For more than 100 years it grew, gracing the home of the people who planted and gave life to it. It added a note of beauty and peace to the center of the small town, heralding spring with the fresh green of bursting buds, town crier for the renewal of life. It gave shade and coolness in the summer, bent with limber limbs in the winds, turned a golden yellow in the fall, glowing in the late afternoon light.
It watched over births, triumphs, tragedies and deaths; over generations of humans each locked into the perspectives of their own short lives. The willow was there, greening, gracing and growing.
Times changed. The town grew. The willow just grew and greened and lent its loveliness to the people of the town.
But in the course of human events, the land was sold and the new owner didn’t want it anymore. He decided to cut it down. Controversy raged among the townspeople, but in the end, there was nothing they could do. There were no laws in place to protect a tree. A tree has no rights. The willow could only stand quietly as its limbs were hacked off and it was uprooted by a bulldozer, its bark stripped and torn.
The limbs were carted away to a trash pit, but the huge old stump was heavy and lay there drying in the hot sun. One man, his heart hurting at the sight of the once mighty presence, wanted to do something. He felt a deep sadness for what had been done to something so old and venerable and stately, yet ultimately helpless. He arranged for a backhoe to lift it onto a truck and brought it to the Earthfire Institute’s Wildlife Garden, a place where rescued wild animals play. For them it would be a treasure. The animals loved it and made it theirs.
When he brought it to the Garden, the man had an inexplicable urge to “plant” it against all reason. Did he sense the life force still present? Did it communicate on some level that it wanted to live? He stood it upright and piled soil around it. He watered it. He visited it. He talked to it.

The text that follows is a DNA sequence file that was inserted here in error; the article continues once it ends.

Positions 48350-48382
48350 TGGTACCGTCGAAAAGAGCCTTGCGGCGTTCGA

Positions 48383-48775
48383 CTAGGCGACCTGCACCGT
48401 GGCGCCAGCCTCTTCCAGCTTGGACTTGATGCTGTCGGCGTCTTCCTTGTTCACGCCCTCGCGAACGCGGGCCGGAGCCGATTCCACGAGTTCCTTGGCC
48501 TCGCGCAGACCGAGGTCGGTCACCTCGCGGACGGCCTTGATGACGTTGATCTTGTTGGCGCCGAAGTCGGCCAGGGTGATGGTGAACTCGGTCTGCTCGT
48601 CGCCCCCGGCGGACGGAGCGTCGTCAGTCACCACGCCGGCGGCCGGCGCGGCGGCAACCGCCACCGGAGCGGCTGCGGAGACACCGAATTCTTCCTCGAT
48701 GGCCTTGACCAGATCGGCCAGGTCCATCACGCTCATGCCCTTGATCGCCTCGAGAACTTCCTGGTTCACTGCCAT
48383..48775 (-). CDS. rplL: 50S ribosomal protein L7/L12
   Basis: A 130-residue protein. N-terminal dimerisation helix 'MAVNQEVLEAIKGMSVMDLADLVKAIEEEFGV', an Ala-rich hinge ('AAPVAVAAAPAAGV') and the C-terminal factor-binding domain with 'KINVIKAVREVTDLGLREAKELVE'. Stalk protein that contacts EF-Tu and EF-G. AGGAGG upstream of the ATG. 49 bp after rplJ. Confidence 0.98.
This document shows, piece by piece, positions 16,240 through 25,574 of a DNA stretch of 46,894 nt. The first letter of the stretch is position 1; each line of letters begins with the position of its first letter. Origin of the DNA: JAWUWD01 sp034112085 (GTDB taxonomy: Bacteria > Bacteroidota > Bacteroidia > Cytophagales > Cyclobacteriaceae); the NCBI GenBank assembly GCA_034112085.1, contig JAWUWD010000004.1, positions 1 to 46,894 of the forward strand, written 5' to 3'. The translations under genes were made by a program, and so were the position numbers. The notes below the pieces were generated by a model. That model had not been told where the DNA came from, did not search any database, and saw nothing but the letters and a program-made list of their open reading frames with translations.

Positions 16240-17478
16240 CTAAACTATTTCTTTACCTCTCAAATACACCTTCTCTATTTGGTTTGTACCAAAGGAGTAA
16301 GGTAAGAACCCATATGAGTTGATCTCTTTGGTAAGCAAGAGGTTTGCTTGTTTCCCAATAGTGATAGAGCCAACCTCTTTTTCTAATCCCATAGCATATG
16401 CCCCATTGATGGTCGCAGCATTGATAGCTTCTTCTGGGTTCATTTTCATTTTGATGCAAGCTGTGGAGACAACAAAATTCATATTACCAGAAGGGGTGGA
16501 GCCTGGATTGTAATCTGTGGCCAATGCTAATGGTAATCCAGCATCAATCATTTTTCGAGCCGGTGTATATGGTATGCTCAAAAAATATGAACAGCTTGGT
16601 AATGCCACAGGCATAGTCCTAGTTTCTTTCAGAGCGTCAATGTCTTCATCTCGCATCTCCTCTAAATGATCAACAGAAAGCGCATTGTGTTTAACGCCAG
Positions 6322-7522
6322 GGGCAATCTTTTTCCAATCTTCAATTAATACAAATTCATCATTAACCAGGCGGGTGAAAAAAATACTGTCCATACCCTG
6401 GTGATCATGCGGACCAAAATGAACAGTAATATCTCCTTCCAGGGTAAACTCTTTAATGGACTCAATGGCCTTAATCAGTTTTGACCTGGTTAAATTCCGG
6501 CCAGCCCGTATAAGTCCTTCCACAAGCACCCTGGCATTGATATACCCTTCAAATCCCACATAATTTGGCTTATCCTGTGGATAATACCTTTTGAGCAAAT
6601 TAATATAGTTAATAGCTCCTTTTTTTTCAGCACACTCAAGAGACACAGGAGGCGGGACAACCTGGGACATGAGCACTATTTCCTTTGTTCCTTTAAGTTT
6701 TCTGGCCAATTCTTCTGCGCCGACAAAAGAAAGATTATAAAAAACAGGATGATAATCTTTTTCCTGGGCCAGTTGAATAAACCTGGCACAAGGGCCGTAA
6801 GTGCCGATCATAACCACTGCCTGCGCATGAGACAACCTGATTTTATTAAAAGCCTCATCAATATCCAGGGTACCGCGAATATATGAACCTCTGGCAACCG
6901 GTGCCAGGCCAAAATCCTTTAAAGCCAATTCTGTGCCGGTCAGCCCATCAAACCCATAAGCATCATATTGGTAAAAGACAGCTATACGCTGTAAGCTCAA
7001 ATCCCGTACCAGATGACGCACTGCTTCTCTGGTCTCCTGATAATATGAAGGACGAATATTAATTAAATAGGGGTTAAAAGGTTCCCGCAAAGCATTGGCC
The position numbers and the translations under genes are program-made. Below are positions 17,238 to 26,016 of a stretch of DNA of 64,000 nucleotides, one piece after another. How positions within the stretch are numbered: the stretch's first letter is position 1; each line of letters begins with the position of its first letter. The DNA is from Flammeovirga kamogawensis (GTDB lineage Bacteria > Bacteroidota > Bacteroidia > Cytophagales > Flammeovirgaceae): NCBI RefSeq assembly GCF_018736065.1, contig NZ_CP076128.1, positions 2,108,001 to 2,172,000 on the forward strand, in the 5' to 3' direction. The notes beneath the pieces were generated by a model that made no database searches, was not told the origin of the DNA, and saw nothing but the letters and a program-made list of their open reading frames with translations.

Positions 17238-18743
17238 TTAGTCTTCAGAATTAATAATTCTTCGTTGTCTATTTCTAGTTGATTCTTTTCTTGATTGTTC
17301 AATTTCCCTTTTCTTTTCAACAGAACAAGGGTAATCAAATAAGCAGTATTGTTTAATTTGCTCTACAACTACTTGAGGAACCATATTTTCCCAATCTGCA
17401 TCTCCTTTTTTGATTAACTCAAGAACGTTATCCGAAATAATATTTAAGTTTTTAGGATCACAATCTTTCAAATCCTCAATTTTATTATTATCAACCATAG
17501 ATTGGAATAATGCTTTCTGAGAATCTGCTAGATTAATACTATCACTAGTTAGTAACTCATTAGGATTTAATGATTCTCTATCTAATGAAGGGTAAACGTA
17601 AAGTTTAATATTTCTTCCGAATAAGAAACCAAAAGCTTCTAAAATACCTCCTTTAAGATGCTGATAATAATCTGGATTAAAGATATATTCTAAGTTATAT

The winter snows came, with its blizzards and cold and dark. The tree stood in the Garden, surrounded by tracks of the animals who visited it.
The days lengthened. The man came again in the spring and visited it, talked to it, touched it, watered it. There was a single slender twig, two feet long, left on the inside of one of the cut off limbs. Several weeks into spring, outlined against the blue sky, the man saw what looked like a single swelling bud near the top of the twig.
Day after day, several times a day, he visited it and it became clear—the bud was swelling! Life! Was it the last gasp of a dying tree or would life take hold?
It leafed out into a tiny branch with several leaves. He looked more carefully. He walked around the massive base and saw a bud peeking out from underneath an undamaged piece of bark. Then he saw another bud. Then another. Over the days he found another and another and another—five buds, fourteen, fifty-two, more…
The tree had been so grievously injured. Could the dried out roots grow back to nourish the leaves, or was it just drawing on its last reserves? The man watered and visited, watered and worried, watered and encouraged. Some leaves started to turn black. Despair. Some continued to grow. Hope.
It has been fifteen years now. It is thriving. The animals love it. People come to visit it. It grows and greens and graces. It reminds them never to underestimate hope, love, and life.
The willow was rescued by Jean Simpson, co-founder of Earthfire Institute and professional animal handler.